When can you swim after giving birth, whether a c section or delivering vaginally? 2 weeks? 5 weeks? Pin the latest advice on postnatal swimming.

Timing: Can I Go Swimming 2 Weeks Postpartum? What About 5 Weeks After a C-section?

No, you cannot go swimming at 2 weeks after giving birth vaginally or via c-section. This is because your body still hasn’t healed and likely still has open wounds and discharge increasing your risk for infection.

When you submerge your body in water, you put your body at risk for germs and microorganisms in the water to infect open sores including vaginal lacerations and a c-section incision. Not pleasant.

“Waiting 6 weeks gives any areas time to fully heal,” notes Dr. van Nes, who says that timeline could longer, as well. “I would always check with my doctor in case of any complications or reasons that this would need to be extended.” 

Therefore, the answer to whether you can swim 5 weeks after c-section is also a no. For most postpartum women, the time you can swim after c section is the 6 week mark.

If you are swimming after birth no stitches – meaning you had a normal vaginal delivery and didn’t tear or need to be cut (called an episiotomy), you may be safe to return to swimming once your discharge (lochia) has stopped. This is usually between 4-6 weeks. By no circumstances should you ever use a tampon for lochia so you can go swimming!!!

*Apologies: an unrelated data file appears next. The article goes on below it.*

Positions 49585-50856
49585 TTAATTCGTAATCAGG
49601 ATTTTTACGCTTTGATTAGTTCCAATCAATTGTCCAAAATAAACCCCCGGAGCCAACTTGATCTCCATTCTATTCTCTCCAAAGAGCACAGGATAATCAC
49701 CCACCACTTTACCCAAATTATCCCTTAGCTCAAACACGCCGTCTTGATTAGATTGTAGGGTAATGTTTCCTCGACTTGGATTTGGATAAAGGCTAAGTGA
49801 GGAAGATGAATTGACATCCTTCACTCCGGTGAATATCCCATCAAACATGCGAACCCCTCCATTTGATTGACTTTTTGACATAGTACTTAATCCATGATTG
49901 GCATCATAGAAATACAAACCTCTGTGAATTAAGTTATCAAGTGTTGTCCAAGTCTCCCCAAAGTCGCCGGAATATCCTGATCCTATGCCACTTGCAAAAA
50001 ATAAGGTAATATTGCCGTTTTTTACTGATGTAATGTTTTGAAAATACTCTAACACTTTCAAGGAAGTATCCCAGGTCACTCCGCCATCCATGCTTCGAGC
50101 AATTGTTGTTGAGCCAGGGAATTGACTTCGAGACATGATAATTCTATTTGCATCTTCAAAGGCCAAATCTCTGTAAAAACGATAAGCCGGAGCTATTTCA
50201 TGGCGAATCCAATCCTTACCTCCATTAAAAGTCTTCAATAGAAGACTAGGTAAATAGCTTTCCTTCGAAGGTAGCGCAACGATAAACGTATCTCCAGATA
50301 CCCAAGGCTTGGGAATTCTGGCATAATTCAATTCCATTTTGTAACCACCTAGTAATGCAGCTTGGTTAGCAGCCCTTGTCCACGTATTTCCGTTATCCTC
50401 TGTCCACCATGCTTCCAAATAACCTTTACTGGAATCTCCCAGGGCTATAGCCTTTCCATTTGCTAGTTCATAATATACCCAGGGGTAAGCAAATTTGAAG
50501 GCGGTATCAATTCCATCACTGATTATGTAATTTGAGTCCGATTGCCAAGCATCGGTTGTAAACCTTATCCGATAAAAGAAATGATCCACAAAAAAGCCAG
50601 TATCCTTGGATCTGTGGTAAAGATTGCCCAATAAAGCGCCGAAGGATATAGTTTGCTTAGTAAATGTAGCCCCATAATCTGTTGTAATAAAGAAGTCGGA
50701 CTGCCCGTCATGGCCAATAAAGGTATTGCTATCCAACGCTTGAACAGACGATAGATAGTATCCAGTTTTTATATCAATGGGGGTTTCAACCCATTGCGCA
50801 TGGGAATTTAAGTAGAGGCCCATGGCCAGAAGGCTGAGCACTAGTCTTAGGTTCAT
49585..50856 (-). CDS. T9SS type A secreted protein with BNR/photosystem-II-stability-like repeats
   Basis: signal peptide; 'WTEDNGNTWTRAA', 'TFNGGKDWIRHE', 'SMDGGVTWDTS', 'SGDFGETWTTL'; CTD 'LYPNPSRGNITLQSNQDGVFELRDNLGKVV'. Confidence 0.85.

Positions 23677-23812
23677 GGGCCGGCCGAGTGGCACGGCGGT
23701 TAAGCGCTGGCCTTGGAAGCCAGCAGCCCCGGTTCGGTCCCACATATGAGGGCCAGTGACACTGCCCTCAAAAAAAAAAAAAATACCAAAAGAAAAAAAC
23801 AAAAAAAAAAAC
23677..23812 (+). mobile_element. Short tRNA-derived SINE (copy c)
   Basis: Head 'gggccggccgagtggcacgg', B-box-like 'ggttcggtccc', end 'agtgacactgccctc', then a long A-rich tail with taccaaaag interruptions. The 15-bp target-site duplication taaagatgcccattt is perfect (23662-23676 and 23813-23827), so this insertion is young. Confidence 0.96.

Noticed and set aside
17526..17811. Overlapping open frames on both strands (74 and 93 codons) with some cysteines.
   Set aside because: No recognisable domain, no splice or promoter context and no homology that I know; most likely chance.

Related: Is 6 Weeks Too Soon To Start Running Postpartum?

swimming postpartum pin
When can you swim after giving birth, whether a c section or delivering vaginally? 2 weeks? 5 weeks? Pin the latest advice on postnatal swimming.

5 Tips for Swimming Safely After Giving Birth

After you have gotten clearance from your doctor, nail your postnatal swimming with these tips.

1. Start with your breath.

Swimming can be a great way to restrengthen your core and pelvic floor postpartum. However, it’s possible to hop in the pool and swim without core coordination. During pregnancy and childbirth, our core and pelvic floor changes and moves, which can disconnect our breath.

Practice diaphragmatic breathing before starting postnatal swimming to ensure you are moving efficiently and safely:

  • Sit or lie down comfortably, placing one hand on your chest and the other on your stomach.
  • Inhale through your nose for 4 seconds, feeling your stomach expand and your ribs press out like an umbrella opening.
  • Hold your breath for 2 seconds.
  • Then exhale slowly for 6 seconds through your mouth.
  • Repeat for 10 breaths.
  • Aim to do this daily.

Related: Running With Diastasis Recti Guide

2. Work on your core strength.

Swimming is an amazing low-impact yet full-body exercise. However, you can still injure yourself since your core has ab separation (known as diastasis recti) which prevents it from functioning as it was intended.